Folkie’s award win hits the right note

Ian Green set up Greentrax Records after leaving the police. Picture: comp
Ian Green set up Greentrax Records after leaving the police. Picture: comp
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A police officer turned folk music label supremo has won a growth and innovation award in the Capital.

Ian Green was born in Forres, Morayshire, in 1934, where as a young boy he was steeped in folk music heritage.

He went to seven schools in Morayshire – thanks to his father’s search for work – but folk music was a constant presence.

His family moved to Edinburgh in 1948, where his father played the bagpipes in tribute to the family roots.

At the age of 18 he signed up to the army and served for three years, seeing action in Korea. After leaving the army in 1955, Ian joined Edinburgh City Police in what was to be a 30-year career with the force. A year later he married June and they had two sons and a daughter.

The police social club at York Place was set up in the 1960s and colleagues knew Ian would be the right person to arrange a folk evening to raise money to help retired officers. The evenings were a huge success and became a regular fixture.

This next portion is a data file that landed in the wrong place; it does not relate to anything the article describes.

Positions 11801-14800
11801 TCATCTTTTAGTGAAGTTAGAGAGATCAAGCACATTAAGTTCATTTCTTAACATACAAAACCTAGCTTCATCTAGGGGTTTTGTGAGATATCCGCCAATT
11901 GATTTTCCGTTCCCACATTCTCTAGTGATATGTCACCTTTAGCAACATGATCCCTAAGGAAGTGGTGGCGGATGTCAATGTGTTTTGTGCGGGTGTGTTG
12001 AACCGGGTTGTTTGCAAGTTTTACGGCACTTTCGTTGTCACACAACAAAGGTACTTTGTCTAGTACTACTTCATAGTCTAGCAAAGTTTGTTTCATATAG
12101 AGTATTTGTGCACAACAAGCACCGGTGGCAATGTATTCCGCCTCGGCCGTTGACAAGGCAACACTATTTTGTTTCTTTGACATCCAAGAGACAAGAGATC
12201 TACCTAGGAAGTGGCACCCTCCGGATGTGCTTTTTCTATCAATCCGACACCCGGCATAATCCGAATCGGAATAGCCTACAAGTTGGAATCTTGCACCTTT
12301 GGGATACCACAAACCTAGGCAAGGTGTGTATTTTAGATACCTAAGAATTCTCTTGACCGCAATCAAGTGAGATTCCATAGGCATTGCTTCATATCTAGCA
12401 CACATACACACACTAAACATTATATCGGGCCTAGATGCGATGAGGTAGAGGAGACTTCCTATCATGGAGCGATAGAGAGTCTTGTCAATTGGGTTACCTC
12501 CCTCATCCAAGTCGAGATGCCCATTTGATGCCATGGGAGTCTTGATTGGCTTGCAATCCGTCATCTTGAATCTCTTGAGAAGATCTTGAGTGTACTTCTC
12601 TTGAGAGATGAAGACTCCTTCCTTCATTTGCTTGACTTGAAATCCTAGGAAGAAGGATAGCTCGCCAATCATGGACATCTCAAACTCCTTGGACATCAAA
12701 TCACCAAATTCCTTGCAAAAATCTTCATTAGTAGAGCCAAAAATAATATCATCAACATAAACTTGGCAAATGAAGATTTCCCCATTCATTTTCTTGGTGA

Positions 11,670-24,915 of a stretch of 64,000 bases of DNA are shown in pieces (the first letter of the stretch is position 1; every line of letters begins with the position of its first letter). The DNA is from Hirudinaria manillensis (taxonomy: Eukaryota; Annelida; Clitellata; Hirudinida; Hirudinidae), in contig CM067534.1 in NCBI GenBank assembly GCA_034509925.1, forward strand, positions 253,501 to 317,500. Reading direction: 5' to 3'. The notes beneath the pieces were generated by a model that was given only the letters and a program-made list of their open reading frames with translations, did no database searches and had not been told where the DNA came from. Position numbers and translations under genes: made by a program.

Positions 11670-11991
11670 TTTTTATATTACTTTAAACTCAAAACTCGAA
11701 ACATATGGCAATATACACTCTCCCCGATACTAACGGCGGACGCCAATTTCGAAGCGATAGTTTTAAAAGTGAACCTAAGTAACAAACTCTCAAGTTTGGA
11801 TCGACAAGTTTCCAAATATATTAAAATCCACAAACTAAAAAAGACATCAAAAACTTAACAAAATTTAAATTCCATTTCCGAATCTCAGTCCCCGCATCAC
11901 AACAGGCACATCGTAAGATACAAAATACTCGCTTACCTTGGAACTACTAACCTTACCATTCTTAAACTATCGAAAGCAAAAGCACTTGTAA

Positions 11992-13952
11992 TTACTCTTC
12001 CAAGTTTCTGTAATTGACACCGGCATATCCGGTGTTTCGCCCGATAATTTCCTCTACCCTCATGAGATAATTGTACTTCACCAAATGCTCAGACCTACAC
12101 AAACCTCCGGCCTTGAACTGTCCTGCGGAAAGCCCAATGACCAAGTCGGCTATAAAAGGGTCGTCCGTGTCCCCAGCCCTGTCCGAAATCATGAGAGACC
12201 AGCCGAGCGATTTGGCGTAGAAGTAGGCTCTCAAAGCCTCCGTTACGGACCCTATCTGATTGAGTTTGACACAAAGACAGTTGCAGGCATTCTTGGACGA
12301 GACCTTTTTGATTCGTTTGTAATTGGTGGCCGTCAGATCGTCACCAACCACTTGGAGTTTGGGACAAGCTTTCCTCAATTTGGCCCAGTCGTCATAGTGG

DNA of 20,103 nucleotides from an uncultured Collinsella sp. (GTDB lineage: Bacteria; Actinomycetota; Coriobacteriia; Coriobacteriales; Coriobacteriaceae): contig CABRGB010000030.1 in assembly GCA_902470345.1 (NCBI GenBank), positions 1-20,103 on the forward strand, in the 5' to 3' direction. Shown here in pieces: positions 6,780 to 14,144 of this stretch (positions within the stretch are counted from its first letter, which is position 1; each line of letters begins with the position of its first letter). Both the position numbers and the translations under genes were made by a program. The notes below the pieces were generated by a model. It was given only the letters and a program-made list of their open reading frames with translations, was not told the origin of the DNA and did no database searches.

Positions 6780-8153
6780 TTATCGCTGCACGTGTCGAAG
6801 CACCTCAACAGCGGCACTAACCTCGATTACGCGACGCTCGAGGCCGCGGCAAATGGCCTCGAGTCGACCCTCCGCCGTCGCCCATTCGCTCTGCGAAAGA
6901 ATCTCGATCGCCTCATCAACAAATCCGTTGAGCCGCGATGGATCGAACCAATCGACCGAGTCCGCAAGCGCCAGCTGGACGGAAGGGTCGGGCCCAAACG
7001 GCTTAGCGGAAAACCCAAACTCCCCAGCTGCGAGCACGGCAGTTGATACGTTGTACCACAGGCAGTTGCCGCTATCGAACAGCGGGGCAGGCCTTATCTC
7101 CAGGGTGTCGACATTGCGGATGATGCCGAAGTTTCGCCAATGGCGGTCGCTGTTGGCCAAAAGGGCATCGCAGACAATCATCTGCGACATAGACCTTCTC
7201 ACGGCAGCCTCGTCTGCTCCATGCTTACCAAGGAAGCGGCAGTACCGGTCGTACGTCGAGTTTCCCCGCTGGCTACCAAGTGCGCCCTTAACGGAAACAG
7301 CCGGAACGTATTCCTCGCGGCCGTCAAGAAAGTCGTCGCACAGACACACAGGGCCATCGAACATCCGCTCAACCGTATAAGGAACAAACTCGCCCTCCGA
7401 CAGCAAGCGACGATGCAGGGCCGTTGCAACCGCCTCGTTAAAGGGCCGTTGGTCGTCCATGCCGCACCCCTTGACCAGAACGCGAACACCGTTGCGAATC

During travels around the Capital Ian noticed a poster advertising a folk band – The Cotters.

Providence would have it that Ian spotted The Cotters’ car one day whilst out on patrol. He followed the band for more than a mile and eventually flagged down a bemused driver who was not handed a caution but an offer of a gig at the Police Folk Club.

Comedian Billy Connolly had performed at the club, causing a stir with his notoriously controversial “Last Supper” sketch. Ian stepped in and argued Connolly’s case and the Big Yin was invited back for another show.

Ian’s burgeoning collection of folk LPs led him to sell a few and soon he was receiving mail orders from across the globe. On retiring from the police as a police inspector in 1986, Ian went from disc retailer to record producer when he founded Greentrax Records – a pursuit funded entirely from his police pension. The company was a quick triumph, soon releasing around ten albums a year. One record sold a surprise 1000 copies in Austin, Texas, after being played on local campus radio.

To celebrate 20 years in business, Greentrax released a three CD set – Scotland: The Music & The Song – accompanied by a showcase concert in the Capital. That same year, Ian was awarded an honorary doctorate from the Royal Scottish Academy of Music and Drama.

Last month saw Ian pick up an award for growth and innovation at East and Midlothian Business Awards, held at the Brunton Theatre in Musselburgh.

“I have been told that I’m absolutely obsessional about traditional Scottish music. This music has never truly had its due place in mainstream media and I will help promote our rich musical heritage however I can.”